Tag Archives: novella

Podcast 13 – Marketing and Finding Your Voice

Pete Bauer and Dorothea Bauer talk about the various marketing research and strategies they plan to employ with the release of their first book.  They’ll also talk about the process of finding the correct voice for a novel and how that impacted the other work.


Running Time: 32:27

  • Writing Systems
  • 10 A.M.
  • Don’t Waste Inspiration
  • Approaching from Plot vs. Character
  • Production Schedule
  • Marketing Phases
  • Marketing Strategy
  • How are your Customers Interacting with your Product
  • – Problem Recognition
    • Marketers are Problem Solvers
    • Customers Search for Problem Filler
    • Customers will Research
    • Customers will Try out Product
    • Customers will do their own Evaluation
    • Creating a campaign for each of your Market Segments
  • Bridging those who have Aged Out
  • Marketing Validation, Awareness & Growth
  • Marketing Research & Testing
  • Finding Your Voice
  • Novel Approach
  • Character Introduction
  • Purgatory

 

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Word Count and Finding Your Voice

I finished the first draft of Lost & Found this week and the writing process for this novel allowed me to finally find the correct voice and tone for all of the Gabby Wells novels.  It was weird to me that it took two novels (that have since been trashed) and three novellas to find the voice for the overall storyline.  But, that’s just what happened.

When I was about half way through Lost & Found, when I was making Gabby’s life miserable to biblical proportions, it started to feel right.  When I was actually tapping the words on the keyboard, all of the elements started to coalesce and I felt a creative momentum building.  When I was done with the draft, it made me realize two really important things:

GW-Wordcount-070214

The first was that I had to now match the tone with the other novellas.  It actually won’t be that hard in Skyway.  But The Homecoming Incident was much lighter and would need to grow darker and more gritty.  I have some ideas which will help and they tie into the second thing I realized.

The second thing was that my brother Paul was right and all of these novellas should actually be turned into novels.  That means adding an additional 10-20k words to each one.  With the new tone and approach, it makes sense that the scope needs to widen and it would need to get darker.  I also want to do a better job of layering in the spiritual elements Gabby deals with too.  Not in a preachy way (I hate that) but in the overall world of the story.  It’ll make more sense if/when you read the books.

This continual shifting in approach does bring with it a level of frustration, however.  I feel like the novels are like a bathtub with the plug pulled and no matter how much I write, the words still spin down the drain.  It’s like I’ll never get finished.  But, I have to move forward because these decisions are the right thing to do.  I just want to be able to check off “done” on one of these manuscripts so I can move onto the editing/book cover phase and get them to market.

And I’m sure, at some point, years from now when all of the novels are completed, people will comment on how it all seemed so planned out from the beginning and I’ll just laugh and send them to my blog entries which show the continuous alterations we’ve made since starting this process years ago.

I just have to keep plugging along.  I have some time over the holiday weekend and I haven’t decided whether to start on the third novella or rewrite The Homecoming Incident first in order to be able to check something off my list.  My heart tells me I should start on the third novella Tears & Miracles, but my impatient brain is telling me to rewrite the first one.  I’ll let you know what I came up with.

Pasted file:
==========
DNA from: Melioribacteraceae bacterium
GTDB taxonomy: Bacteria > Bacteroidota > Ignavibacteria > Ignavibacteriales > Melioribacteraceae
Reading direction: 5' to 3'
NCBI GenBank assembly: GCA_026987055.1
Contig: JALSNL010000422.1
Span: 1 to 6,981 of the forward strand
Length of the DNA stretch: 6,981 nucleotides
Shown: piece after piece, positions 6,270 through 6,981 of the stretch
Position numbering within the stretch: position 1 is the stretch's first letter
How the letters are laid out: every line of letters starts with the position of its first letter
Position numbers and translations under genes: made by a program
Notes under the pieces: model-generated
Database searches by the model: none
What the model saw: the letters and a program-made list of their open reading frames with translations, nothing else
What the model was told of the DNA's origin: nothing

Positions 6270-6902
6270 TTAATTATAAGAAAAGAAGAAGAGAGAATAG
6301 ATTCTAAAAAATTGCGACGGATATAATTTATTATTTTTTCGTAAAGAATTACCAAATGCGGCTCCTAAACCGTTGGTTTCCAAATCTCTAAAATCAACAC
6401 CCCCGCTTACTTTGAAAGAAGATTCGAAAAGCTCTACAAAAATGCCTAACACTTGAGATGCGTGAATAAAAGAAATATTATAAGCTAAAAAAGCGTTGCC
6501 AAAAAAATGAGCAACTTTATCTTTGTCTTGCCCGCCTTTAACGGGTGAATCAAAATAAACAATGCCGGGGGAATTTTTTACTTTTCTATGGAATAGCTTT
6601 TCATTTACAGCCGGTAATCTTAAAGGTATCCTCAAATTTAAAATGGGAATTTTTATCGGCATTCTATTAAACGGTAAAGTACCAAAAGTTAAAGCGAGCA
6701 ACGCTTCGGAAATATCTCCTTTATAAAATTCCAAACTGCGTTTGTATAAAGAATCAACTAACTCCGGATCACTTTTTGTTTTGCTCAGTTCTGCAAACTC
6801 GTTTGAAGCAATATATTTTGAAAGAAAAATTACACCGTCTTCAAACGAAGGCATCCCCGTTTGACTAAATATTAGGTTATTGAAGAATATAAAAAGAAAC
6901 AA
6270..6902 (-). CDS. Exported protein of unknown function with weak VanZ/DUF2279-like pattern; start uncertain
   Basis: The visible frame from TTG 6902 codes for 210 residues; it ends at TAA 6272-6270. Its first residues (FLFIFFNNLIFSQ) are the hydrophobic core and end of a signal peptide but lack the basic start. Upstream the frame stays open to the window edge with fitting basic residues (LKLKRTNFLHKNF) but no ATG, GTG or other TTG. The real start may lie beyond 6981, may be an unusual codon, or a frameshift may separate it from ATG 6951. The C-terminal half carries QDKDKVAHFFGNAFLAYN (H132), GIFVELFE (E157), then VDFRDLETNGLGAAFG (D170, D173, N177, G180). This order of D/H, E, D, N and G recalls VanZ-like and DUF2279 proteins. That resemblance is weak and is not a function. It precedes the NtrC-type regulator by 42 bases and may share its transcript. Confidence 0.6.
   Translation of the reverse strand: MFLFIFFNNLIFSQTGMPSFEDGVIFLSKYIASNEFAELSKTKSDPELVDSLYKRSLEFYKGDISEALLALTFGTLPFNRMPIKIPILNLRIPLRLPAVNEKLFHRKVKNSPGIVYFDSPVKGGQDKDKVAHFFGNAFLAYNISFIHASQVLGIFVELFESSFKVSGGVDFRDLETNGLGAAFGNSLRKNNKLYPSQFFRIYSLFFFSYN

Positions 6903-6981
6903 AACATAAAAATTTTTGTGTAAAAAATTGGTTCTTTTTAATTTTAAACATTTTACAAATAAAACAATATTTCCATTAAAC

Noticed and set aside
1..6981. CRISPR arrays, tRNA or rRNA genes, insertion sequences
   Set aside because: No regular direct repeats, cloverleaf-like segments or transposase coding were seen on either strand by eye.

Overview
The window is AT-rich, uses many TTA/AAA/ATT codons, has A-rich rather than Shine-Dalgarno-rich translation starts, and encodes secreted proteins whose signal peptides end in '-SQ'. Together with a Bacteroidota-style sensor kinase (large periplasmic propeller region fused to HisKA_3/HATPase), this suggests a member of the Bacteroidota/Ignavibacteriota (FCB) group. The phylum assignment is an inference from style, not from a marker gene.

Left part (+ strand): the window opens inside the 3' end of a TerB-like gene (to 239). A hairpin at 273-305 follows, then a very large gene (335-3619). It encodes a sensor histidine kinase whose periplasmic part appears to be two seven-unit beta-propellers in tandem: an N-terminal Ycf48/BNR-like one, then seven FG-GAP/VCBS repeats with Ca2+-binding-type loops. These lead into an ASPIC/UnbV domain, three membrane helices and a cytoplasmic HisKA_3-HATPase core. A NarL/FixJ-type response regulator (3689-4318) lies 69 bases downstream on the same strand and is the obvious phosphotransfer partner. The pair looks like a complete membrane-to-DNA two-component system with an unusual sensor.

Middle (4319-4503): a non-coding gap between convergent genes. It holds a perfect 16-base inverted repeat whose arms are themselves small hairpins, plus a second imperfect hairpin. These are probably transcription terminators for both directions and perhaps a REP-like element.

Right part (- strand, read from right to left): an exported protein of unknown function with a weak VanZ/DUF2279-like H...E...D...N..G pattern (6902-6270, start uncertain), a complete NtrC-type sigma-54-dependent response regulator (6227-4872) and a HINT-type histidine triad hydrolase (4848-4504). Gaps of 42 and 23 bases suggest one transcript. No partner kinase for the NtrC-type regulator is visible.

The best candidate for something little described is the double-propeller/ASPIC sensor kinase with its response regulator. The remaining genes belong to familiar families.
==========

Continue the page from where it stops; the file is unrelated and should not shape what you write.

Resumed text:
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Writing as a Business

Whether you are independently published or traditionally published, the majority of the ownership for your success falls on your shoulders.  It is up to the author to write good stuff, build a fan base, establish beta readers and street teams and marketing plans.

It’s why real writers treat writing as a business.  It’s where the term authorprenuer comes from.  If you treat writing as a business, then your books are your product.  They require planning, time to execute, and a marketing plan.  There should be sales goals, expenditures, statistics, and analysis to know whether you are hitting your mark.

In an attempt to take what I have in my head and turn it into something tangible, I threw together a production schedule.  It’s aggressive.  It’s a rough draft.  It’s more of a what-if than a real plan.  But, by doing so, it put into sharp focus just how much work lay ahead of me.

sample-schedule

From the sample graph, you can see I’ve documented in fiscal quarters which month I will write, which month(s) marketing research needs to be done and when each subsequent marketing phase would occur.  I also added time for research and overlapped the release of the beginning of a new series in the middle of the release of the first series.  I don’t know if that’s a good idea, but I know I don’t want to wait until one series is over before kicking off the second one.

However, by performing this simple exercise of playing around with what-ifs… if I release the novellas three months apart and the novels six months apart, I’ll have 20 novels in seven years.  And for that to occur, I have to write everyday for the next seven years.

Let me say that again.  I have to write everyday for the next seven years.

If anyone ever tells you being a writer sounds easy, show them a schedule like this and let them fully digest the work involved.

As I mentioned, this schedule is a draft.  A guess, at this point.  But, it was eye-opening to do it, to see how much time I’d have to write a novel, when I could be writing two at the same time, and added research time frames as well.

Looking at this I’m both excited and daunted, both of which make me feel like my head will explode.